Building Solutions to Climate Change

How green buildings can help meet Canada’s 2030 emissions targets

The CAGBC was invited to provide recommendations in response to the Vancouver Declaration on Clean Growth and Climate Change, which committed Canada to meeting or exceeding the federal government’s 2030 target of a 30 per cent reduction below 2005 levels of greenhouse gas (GHG) emissions.

The report outlines four key recommendations aimed at meeting Canada’s climate change targets while fueling the growth of Canada’s sustainable building industry. The recommendations are substantiated by research from WSP Group and Acton White Associates, commissioned to examine the carbon savings potential of existing buildings and net zero buildings, and also to analyze the required investment and economic benefits.

The introduction by CAGBC President and CEO Thomas Mueller.

The four recommendations include new data proving the effectiveness of these measures, if taken immediately:

  • Meet Canada’s climate change targets by investing in and providing incentives for energy efficiency improvements (such as recommissioning, deep retrofits, solar and renewable onsite energy systems, and switching of fuel systems) in existing buildings commercial, institutional and high-rise residential buildings over 25,000 sq.ft, to reach high-performance energy efficiency. The report finds that if such measures are taken by 2030, Canada will reduce GHG emissions by 19.4 million CO2e tonnes (or 44 per cent) from the 2005 baseline, with energy-related cost savings of $6.2 billion and direct and indirect GDP impacts of $32.5 billion.
  • Strengthen building performance by advancing building energy benchmarking, reporting and disclosure initiatives – including expanding the ENERGY STAR Portfolio Manager Program. To date, over 13,000 buildings have used Portfolio Manager, but investment is needed to expand this service and support a wider range of buildings types.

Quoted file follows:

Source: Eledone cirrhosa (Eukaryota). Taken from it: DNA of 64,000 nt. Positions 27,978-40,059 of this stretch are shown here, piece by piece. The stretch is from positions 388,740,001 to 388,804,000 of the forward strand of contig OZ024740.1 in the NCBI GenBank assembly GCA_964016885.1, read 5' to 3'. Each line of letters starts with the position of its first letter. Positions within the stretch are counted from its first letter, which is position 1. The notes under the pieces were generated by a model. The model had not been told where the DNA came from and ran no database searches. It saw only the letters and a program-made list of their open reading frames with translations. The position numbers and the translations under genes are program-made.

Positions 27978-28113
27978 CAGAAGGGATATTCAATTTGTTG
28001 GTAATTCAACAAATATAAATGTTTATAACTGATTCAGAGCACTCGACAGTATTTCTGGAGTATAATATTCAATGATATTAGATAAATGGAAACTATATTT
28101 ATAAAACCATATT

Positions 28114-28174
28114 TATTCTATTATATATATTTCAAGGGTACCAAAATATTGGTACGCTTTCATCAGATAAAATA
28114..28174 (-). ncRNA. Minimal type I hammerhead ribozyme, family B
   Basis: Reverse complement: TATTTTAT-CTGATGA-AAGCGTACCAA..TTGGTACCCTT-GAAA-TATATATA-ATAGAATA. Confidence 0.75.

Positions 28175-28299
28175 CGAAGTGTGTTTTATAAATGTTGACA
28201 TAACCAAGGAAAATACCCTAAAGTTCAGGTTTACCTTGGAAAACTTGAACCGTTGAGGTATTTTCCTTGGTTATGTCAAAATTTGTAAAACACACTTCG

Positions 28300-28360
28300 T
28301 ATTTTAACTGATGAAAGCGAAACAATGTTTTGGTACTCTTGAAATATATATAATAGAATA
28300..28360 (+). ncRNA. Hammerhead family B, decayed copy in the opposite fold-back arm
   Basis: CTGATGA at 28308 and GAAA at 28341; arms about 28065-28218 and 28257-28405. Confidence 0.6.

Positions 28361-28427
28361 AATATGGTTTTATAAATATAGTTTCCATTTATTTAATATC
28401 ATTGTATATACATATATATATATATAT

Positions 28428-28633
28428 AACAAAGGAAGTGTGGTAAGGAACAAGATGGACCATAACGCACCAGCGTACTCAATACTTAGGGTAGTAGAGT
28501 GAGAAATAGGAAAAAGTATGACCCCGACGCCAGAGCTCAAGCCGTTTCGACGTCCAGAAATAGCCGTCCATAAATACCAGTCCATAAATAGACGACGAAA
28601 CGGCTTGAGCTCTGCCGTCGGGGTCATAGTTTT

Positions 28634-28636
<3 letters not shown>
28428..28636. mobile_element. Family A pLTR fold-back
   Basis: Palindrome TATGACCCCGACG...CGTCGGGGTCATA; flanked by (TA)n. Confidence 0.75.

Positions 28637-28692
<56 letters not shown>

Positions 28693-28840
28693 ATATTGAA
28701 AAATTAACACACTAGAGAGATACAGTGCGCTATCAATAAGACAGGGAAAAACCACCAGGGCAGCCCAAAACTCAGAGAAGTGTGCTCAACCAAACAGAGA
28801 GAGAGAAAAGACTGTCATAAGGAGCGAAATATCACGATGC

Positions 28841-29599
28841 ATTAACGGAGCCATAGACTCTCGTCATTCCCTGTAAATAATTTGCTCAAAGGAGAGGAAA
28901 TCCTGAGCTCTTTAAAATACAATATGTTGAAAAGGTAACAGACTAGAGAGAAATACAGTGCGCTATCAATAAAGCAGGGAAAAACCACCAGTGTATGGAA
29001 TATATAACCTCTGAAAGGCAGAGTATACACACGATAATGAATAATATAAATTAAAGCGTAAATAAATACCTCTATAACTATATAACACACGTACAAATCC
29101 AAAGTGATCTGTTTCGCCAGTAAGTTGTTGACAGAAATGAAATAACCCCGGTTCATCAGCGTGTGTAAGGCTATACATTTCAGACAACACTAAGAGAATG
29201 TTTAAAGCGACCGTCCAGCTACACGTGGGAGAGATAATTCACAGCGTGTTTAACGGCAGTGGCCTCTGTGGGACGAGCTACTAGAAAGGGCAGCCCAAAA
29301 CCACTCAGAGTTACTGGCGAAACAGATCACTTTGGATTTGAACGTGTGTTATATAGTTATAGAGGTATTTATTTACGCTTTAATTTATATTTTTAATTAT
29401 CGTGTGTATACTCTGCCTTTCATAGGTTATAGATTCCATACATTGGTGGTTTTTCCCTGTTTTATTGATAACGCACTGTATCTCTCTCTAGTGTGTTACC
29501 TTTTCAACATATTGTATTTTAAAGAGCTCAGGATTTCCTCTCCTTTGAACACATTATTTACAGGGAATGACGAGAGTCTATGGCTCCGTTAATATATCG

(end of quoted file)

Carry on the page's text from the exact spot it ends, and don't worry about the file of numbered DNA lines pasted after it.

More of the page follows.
• Invest in net zero buildings by supporting a National Net Zero Building Initiative to create a Canadian standard to guide the industry. The report finds that if all new buildings above 25,000 sq. ft. were built to be net zero carbon between now and 2030, GHG emissions for this sector would be 17 percent lower than those in 2005, equal to a 7.5 megatonnes GHG emissions reduction.
  • Reduce the Government’s GHG Emissions by adopting advanced high-performance green building measures for federal building renovations, new construction and leased properties, and, where appropriate, net zero demonstration projects for new construction. Implementing carbon reduction activities for federally-owned buildings over 25,000 sq.ft, which account for three to five per cent of building sector emissions, will result in GHG emissions reductions of approximately 480,000 tonnes and cost savings of approximately $170 million annually.

The following infographic details some key findings from the Building Solutions to Climate Change report:

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